I consider myself privileged in many areas of life. Being born into a wealthy family, being given a good education, and therefore being equipped to not only function but also succeed in the modern world. Many people, especially women, do not have such luxuries. One of the signs of privilege is to be able to deny privilege – which I used to do in my younger days. I soon realised that what I saw as a lack of privilege in my life was merely an aspirational want for more or better.
Over time, I grew up wondering what my privileges were and how they affected my life. I thought about what it meant to be a woman in today’s world. The one question I kept going back to was, “Is my safety a privilege?” I found many reasons to think that it maybe was. But then I’d go back to think about what having safety and freedom meant and whether I had truly been safe.
Having a roof over your head, a familial and social support system, a relatively democratic country of birth – are these good enough measures of safety? If so, then yes, I’ve been privileged to be safe – alive and for the most part, unviolated.
I turn thirty in a few months. Thirty years is a long time to be something, to have a cultural identity. In my years of consciously identifying as a woman, I’ve grown tired of the better-safe-than-sorry mantra that follows women from a very young age. And most women would agree that like me, they have been “safe” and they still are deeply sorry.
I’ve learnt that safety is a trade, a bargain. I have given up comfort for safety, changed priorities and compromised on principles for safety, I have let go of freedom and my sense of self for safety. But injustice is not exclusive to anyone, so I’ve embraced it as one of the common struggles of the world we live in.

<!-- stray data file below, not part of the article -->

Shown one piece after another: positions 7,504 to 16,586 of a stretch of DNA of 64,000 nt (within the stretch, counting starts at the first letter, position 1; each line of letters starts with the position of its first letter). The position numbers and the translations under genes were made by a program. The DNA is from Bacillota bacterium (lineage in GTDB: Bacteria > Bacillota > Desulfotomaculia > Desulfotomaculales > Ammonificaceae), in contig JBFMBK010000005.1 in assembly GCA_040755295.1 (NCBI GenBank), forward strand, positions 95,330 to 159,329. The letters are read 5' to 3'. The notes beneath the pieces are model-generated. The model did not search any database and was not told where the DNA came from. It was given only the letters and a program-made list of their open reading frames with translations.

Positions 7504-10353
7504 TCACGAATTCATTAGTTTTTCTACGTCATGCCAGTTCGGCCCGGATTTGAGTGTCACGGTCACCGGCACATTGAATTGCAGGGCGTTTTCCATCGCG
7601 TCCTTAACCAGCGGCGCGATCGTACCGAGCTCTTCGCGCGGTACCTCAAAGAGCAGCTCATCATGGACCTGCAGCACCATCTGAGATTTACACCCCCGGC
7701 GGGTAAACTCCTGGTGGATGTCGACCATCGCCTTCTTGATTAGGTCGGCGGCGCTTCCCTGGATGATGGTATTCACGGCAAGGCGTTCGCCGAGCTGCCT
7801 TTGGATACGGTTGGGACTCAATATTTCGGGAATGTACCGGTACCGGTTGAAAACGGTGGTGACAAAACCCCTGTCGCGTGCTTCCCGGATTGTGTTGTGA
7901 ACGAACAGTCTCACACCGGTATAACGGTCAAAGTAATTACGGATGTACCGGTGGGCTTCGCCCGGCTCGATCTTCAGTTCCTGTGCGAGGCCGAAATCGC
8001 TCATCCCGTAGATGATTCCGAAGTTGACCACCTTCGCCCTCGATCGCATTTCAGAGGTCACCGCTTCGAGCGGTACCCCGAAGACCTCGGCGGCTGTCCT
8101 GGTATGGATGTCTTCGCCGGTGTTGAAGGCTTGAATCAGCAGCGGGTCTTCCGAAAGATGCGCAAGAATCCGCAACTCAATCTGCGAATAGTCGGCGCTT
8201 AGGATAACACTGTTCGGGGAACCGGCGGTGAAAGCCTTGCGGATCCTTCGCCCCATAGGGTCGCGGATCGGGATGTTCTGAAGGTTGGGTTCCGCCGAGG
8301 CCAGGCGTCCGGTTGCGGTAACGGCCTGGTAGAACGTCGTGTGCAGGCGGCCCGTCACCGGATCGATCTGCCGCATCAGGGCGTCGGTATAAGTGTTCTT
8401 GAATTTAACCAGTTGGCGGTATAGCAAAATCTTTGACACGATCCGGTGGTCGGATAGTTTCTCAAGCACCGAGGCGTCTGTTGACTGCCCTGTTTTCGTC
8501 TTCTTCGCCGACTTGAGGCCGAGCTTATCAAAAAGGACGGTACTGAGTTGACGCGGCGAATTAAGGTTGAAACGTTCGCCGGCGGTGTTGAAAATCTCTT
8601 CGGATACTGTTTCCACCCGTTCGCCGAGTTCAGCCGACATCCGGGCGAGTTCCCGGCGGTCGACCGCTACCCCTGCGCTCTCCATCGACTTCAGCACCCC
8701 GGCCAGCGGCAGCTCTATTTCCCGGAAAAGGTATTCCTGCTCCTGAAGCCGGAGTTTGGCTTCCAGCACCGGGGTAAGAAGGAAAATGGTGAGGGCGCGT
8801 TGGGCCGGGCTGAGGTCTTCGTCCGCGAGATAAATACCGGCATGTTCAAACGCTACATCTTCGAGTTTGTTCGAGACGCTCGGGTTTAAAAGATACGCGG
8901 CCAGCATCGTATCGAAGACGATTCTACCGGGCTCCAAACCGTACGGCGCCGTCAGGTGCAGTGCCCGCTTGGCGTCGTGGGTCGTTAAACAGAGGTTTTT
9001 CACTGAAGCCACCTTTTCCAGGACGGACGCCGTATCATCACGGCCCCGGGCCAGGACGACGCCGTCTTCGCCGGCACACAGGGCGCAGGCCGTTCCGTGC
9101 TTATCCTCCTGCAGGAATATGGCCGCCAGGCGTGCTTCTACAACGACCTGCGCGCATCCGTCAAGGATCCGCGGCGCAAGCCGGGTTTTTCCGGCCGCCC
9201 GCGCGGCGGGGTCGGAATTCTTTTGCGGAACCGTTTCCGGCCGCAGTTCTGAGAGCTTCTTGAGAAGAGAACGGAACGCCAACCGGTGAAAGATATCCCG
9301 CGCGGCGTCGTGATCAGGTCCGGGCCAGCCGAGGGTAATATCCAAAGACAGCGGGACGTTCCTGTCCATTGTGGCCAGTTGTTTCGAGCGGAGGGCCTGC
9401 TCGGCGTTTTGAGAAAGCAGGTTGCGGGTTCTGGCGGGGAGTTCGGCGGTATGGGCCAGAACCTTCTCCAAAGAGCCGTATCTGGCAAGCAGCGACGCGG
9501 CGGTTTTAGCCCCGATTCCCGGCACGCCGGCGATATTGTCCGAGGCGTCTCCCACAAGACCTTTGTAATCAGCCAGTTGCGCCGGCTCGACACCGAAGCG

I have also given up privilege for safety. Personal safety, although it often feels like it, is not a privilege. It is a fundamental right. If we treat having rights as a special immunity enjoyed by the few, we, in turn, deny their access to all. We deny equality.
Every person or group that lives on the margins of society is unsafe from different inflictions of power like race, gender, religion, class, ethnicity, and so on. I lucked out on many of those categories; gender wasn’t one of them. While it is true that not everyone is given their fundamental rights, it doesn’t translate to us treating rights as privileges. By doing so, instead of fighting to right a wrong, we give a license to inequality and the misuse of power.
There are more nuances to this conversation. But I’ve always found the degree of safety to be the trickiest one. Feeling “safer than” someone else is a way I’ve conditioned myself to feel grateful for not experiencing some of the worse atrocities other women may have faced. But in reality, safety is absolute. And I do not feel safe, despite my privileges. As women, we all endure severe sexual aggression in the normalised rape culture we live in. It pains me to say that being molested by the men close to you is just one of the sad realities I share with a sizeable number of women I know.
I am often surprised at myself for being desensitised to the misbehaviour of men on the streets, the furtive glances, the uninvited leering and lewd comments, being trailed street-by-street, turn-by-turn by bikers. That’s partly because the experiences are not new or unique to me. Like millions of women out there, I too have been conditioned to struggle for survival against harm. But the gist is that we are all trying to be the safest we can be. We have all compromised on our freedom in order to be free.
I write to observe and make sense of the world around me. Instead of being oblivious to our realities, I find it wise to use our privileges to be able to own our rights. Gender and personal safety are generally seen as women’s problems only. That is like making women responsible for their own subjugation. By realising the universal importance and relevance of these issues, we make them personal and individual. And that is the only way I see us thrive, and not just survive.